Ford sees bright future, posts nearly $1B profit


DETROIT — Ford Motor Co. has come a long way from the nearly
$30 billion in losses it racked up between 2006 and 2008.

After closing more than 10 plants and slashing 45 percent of
its workforce since 2006 in its long-ailing North American division, the
Dearborn-based automaker Monday reported net income of $997 million, or 29
cents per share, compared with a net loss of $161 million, or 7 cents per
share, a year ago.

For the first nine months of the year, Ford has now posted a
$1.8-billion profit. That’s a $10.6 billion improvement from the like period a
year ago.

Even the company’s long-struggling North American division
reported a pretax operating profit of $357 million — its first profitable
quarter since the first quarter of 2005. The company improved its cash position
by $2.8 billion, ending the quarter with $23.8 billion in cash.

What’s more, Ford said it “expects to be solidly
profitable in 2011,” excluding special onetime charges, “with
positive operating-related cash flow.”

Ford said a strong customer response to its new cars and
trucks, cost reductions and improved results at its financing arm, Ford Motor
Credit Co., contributed to the result.

The result was especially impressive because Ford’s
third-quarter revenue was $30.9 billion, down $800 million from the same period
a year ago.

“While we still face a challenging road ahead, our
transformation is working and our underlying business continues to grow
stronger,” Mulally said today during a conference call with analysts and
journalists. “We remain on track to achieve or exceed all of our 2009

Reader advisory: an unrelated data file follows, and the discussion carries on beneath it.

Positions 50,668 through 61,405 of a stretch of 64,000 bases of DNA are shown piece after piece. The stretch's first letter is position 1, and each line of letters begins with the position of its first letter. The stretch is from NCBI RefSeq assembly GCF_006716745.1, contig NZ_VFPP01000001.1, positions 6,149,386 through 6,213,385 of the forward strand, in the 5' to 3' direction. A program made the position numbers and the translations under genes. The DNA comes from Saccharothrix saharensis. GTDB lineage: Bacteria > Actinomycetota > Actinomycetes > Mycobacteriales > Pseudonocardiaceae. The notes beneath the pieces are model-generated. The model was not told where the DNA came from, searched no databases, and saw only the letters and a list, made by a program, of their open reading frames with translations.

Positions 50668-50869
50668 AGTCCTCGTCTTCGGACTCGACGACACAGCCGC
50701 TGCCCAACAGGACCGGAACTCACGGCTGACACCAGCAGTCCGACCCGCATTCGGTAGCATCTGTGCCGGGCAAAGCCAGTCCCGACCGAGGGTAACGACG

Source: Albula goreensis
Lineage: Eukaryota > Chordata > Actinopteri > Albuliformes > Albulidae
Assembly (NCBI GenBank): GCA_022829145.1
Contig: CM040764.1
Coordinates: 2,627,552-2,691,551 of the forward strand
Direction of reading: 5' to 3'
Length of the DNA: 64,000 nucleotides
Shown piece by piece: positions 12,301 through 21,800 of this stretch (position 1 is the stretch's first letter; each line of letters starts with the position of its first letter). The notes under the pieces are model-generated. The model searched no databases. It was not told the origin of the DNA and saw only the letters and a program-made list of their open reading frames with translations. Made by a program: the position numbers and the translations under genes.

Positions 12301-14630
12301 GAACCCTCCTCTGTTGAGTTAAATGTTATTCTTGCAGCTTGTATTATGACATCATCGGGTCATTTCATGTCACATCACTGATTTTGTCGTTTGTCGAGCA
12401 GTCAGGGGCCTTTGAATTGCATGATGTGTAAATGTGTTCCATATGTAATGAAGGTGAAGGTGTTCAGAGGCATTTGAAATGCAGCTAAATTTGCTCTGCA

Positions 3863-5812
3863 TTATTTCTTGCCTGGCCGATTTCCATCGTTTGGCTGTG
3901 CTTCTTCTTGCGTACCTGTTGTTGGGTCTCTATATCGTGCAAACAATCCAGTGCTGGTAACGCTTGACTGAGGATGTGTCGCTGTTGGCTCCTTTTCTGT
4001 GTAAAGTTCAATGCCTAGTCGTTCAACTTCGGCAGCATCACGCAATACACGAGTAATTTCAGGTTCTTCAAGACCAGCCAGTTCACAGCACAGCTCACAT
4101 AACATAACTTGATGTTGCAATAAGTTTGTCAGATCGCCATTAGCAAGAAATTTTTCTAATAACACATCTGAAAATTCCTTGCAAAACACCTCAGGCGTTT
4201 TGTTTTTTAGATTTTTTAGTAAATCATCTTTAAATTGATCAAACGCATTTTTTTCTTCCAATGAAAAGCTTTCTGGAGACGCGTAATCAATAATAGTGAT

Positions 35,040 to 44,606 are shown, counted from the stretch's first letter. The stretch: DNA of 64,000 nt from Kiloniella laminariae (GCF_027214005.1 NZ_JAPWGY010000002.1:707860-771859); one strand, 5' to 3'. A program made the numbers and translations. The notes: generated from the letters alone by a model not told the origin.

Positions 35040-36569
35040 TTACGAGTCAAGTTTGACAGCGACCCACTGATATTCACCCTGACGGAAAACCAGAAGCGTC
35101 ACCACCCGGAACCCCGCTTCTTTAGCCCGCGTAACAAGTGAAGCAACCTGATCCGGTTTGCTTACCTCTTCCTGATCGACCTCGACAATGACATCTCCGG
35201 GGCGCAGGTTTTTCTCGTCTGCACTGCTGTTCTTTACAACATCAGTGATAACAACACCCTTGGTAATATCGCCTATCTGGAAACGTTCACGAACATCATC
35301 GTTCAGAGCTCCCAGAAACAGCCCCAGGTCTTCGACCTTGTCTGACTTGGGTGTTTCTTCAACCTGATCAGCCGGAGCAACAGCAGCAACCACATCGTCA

financial targets.”

While the federal government’s cash-for-clunkers program
boosted Ford’s sales in the United States in July and August and similar
programs in Europe also benefited Ford, Mulally said Ford would have earned a
profit anyway.

“We have been increasing our share in this down market
every month for the last 10 months,” Mulally said in an interview with
CNBC. “So we are on a pretty steady trajectory of growth now.”

Given Ford’s strong third-quarter performance, several
analysts questioned on the conference call why Ford isn’t confident it can
become profitable sooner than 2011.

“We are just not sure, mainly about the strength of the
recovery,” Mulally said.

However, Mulally, who was recruited from Boeing Co. to Ford
in late 2006, said Ford is watching the economy closely and will provide an
updated profit outlook in January, when it reports year-end results.

Ford reported an operating profit of $1.1 billion, excluding
special items, during the third quarter, easily outperforming Wall Street’s
expectations. An operating profit is a company’s earnings from ongoing
operations before interest and taxes.

Analysts, on average, were expecting Ford to report a loss
of 12 cents per share, before onetime charges, for the July-September period,
according to estimates from Thomson One Analytics.

A big reason for Ford’s improved financial performance was a
$1.9-billion improvement in net pricing around the world compared with the same
period last year. Most of that, $1.4 billion, was achieved in North America.

Ford said its net pricing improved because it has cut